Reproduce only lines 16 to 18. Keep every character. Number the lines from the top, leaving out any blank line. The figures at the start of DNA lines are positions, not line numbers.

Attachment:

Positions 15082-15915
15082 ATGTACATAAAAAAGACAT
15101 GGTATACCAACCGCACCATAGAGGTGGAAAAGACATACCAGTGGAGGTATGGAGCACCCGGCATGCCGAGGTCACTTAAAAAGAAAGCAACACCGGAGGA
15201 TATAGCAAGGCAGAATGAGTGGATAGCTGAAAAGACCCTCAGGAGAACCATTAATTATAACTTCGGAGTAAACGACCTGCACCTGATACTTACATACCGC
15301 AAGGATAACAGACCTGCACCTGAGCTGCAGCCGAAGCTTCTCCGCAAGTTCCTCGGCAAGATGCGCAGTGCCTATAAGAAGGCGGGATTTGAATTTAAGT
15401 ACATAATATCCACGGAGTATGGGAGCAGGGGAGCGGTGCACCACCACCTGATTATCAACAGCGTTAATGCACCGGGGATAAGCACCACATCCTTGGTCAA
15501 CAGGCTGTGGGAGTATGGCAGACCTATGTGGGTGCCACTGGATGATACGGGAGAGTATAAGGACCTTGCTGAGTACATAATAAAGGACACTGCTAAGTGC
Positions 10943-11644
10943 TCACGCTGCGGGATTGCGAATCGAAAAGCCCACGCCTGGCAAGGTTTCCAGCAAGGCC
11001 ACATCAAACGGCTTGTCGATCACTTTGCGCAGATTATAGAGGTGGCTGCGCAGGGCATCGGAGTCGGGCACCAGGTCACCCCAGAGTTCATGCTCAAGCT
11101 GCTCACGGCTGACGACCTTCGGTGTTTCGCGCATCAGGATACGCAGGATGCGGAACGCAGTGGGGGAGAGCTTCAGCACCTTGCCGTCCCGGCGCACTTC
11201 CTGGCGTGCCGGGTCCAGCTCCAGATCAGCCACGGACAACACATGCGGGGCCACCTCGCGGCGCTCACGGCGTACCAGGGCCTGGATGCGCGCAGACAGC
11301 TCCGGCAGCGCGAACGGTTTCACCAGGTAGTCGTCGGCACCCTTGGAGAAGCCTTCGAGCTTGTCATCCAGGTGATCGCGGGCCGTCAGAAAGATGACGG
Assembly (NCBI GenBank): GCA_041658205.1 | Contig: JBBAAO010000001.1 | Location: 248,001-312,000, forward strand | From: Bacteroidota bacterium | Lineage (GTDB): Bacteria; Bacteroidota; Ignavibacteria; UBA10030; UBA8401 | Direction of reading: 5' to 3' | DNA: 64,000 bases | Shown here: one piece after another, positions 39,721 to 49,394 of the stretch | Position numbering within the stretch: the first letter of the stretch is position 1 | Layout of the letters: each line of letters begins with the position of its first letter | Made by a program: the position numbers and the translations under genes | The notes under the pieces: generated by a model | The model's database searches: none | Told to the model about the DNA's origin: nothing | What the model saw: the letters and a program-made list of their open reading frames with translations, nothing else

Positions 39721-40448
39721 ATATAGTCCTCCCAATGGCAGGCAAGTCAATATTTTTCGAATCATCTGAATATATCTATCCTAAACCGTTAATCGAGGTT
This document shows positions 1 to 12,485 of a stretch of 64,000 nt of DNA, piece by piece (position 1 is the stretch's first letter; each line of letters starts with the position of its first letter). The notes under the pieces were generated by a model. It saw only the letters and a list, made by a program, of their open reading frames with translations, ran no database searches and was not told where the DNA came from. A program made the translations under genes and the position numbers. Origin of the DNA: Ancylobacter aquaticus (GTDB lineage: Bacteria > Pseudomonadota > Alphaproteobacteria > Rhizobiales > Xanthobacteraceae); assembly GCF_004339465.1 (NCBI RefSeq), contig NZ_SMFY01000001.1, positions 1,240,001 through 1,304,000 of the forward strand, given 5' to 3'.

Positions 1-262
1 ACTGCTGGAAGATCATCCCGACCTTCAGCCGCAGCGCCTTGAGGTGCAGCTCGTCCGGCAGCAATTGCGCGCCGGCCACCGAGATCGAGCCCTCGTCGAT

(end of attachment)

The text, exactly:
39721 ATATAGTCCTCCCAATGGCAGGCAAGTCAATATTTTTCGAATCATCTGAATATATCTATCCTAAACCGTTAATCGAGGTT
This document shows positions 1 to 12,485 of a stretch of 64,000 nt of DNA, piece by piece (position 1 is the stretch's first letter; each line of letters starts with the position of its first letter). The notes under the pieces were generated by a model. It saw only the letters and a list, made by a program, of their open reading frames with translations, ran no database searches and was not told where the DNA came from. A program made the translations under genes and the position numbers. Origin of the DNA: Ancylobacter aquaticus (GTDB lineage: Bacteria > Pseudomonadota > Alphaproteobacteria > Rhizobiales > Xanthobacteraceae); assembly GCF_004339465.1 (NCBI RefSeq), contig NZ_SMFY01000001.1, positions 1,240,001 through 1,304,000 of the forward strand, given 5' to 3'.

Positions 1-262